Have you ever felt put down by someone’s words?
Have you ever felt physically victimized by a fellow student or professor?
Have you ever felt triggered?
The Texas A&M University-Kingsville Social Work Student Association, Student Government Association, Phi Alpha Honor Society, and Health and Wellness Center teamed up to host a panel discussion focused around the topic of sexual assault.
Karen Royal, director of compliance and interim Title IX coordinator offered valuable insight on the resources provided.
“I’m excited to have our students see the doc (documentary); it’s a strong lesson in how communities react to those who have the courage to speak out. We encourage people to report and we want to help people when we do. We do take reports seriously,” Royal said.
Confidentiality cannot be guaranteed, though pseudonyms can be used. Talk about options and to what extent, she advised.
If a student chooses to withdraw statement due to anonymity concerns, the office has the responsibility to either further pursue, or close the investigation.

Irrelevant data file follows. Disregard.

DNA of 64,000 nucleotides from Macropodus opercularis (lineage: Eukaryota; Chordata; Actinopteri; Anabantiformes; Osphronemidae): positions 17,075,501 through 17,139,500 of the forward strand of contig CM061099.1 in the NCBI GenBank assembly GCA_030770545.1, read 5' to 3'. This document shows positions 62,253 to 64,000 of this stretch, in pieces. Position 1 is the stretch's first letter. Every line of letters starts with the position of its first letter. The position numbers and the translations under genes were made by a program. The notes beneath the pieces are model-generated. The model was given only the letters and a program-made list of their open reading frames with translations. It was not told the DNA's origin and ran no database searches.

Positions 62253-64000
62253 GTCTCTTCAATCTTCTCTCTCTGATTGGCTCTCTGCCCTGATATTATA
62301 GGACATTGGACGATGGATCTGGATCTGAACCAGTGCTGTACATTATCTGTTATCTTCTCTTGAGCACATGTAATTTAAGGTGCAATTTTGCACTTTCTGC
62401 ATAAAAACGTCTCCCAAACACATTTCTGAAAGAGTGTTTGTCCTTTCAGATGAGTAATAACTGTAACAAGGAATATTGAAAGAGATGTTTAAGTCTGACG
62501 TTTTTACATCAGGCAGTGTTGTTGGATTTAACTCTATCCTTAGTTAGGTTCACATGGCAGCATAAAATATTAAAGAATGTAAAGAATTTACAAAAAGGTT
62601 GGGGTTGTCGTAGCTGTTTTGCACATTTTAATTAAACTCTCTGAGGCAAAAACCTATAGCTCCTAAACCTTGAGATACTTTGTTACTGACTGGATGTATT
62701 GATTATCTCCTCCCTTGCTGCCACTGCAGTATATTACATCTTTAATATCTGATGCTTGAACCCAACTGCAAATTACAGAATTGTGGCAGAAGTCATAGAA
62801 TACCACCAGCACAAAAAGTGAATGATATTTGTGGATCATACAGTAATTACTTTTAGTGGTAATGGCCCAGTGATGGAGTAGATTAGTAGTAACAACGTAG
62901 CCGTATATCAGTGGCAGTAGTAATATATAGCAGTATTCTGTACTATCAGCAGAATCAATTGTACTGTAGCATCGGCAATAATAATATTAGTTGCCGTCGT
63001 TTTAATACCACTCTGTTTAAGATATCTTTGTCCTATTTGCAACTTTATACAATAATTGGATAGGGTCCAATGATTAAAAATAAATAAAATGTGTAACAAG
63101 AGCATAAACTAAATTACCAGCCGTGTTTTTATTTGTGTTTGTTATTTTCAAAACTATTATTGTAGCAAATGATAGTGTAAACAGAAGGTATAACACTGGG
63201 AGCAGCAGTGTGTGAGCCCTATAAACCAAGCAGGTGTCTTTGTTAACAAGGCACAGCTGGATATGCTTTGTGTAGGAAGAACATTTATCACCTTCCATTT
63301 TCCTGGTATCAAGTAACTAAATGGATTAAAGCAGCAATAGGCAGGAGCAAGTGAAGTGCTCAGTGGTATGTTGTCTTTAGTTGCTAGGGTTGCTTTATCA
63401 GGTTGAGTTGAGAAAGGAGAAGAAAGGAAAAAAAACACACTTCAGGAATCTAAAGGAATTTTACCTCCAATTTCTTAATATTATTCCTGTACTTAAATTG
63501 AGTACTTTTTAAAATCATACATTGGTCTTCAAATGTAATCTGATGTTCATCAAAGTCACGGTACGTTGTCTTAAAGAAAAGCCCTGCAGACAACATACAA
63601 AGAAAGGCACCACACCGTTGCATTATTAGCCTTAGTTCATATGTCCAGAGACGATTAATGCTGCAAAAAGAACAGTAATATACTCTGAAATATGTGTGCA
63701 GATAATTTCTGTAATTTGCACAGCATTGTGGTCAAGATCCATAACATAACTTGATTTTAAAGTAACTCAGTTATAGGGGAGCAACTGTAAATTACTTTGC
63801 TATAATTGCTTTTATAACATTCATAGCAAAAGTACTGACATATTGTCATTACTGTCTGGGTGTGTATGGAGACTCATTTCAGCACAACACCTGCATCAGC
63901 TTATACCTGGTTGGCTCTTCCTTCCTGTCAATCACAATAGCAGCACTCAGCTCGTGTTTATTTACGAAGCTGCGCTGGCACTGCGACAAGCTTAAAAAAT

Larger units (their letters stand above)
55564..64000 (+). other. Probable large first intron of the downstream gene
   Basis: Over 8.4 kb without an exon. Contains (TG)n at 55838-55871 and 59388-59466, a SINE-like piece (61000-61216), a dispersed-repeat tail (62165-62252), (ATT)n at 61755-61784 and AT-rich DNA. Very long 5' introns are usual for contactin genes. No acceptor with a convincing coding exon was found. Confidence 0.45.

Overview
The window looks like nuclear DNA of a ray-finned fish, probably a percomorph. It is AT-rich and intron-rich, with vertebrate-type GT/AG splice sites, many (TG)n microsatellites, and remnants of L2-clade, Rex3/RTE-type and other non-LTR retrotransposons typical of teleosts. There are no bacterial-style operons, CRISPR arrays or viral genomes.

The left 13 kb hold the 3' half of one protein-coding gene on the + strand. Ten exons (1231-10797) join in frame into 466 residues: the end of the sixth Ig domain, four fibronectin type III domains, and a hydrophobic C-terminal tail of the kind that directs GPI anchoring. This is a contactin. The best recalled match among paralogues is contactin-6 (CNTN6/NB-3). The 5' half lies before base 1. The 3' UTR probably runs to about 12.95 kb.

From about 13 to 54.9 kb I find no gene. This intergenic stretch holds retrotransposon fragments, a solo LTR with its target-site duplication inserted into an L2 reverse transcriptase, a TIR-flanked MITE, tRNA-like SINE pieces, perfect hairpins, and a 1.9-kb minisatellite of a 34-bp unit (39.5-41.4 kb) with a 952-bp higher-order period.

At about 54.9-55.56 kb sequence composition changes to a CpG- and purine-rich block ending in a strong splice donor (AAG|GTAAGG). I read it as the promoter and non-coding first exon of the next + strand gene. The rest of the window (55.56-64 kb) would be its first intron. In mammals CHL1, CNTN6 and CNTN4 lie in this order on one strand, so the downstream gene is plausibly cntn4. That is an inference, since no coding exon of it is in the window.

Amanda Sanchez, a social work major, spoke to The South Texan about the vulnerable situation women and men can find themselves in when it comes to sexual assault.
The goal is to help victims feel comfortable, take advantage of contacts and ultimately find their voice. Sanchez wanted students to feel empowered knowing that they are not victims, but survivors.
Resources are available to students who have been victimized, such as counseling options through the Health and Wellness Center, criminal reporting, contact information to the national sexual assault hotline (RAINN) and the local women’s shelter.
The Office of Compliance will go as far as making course or dorm modifications if the victim’s aggressor is located in either to make the conditions livable, it was noted.
Maria Iyescas, assistant social work professor in bsw field education director, helped manage the event and introduce counseling services if students are
triggered. “(The) Student Activity Center is here to help make aware this topic that needs to be brought to the forefront. I hope students can open this conversation instead of it being taboo and feel safe and their rights,” Iyescas said.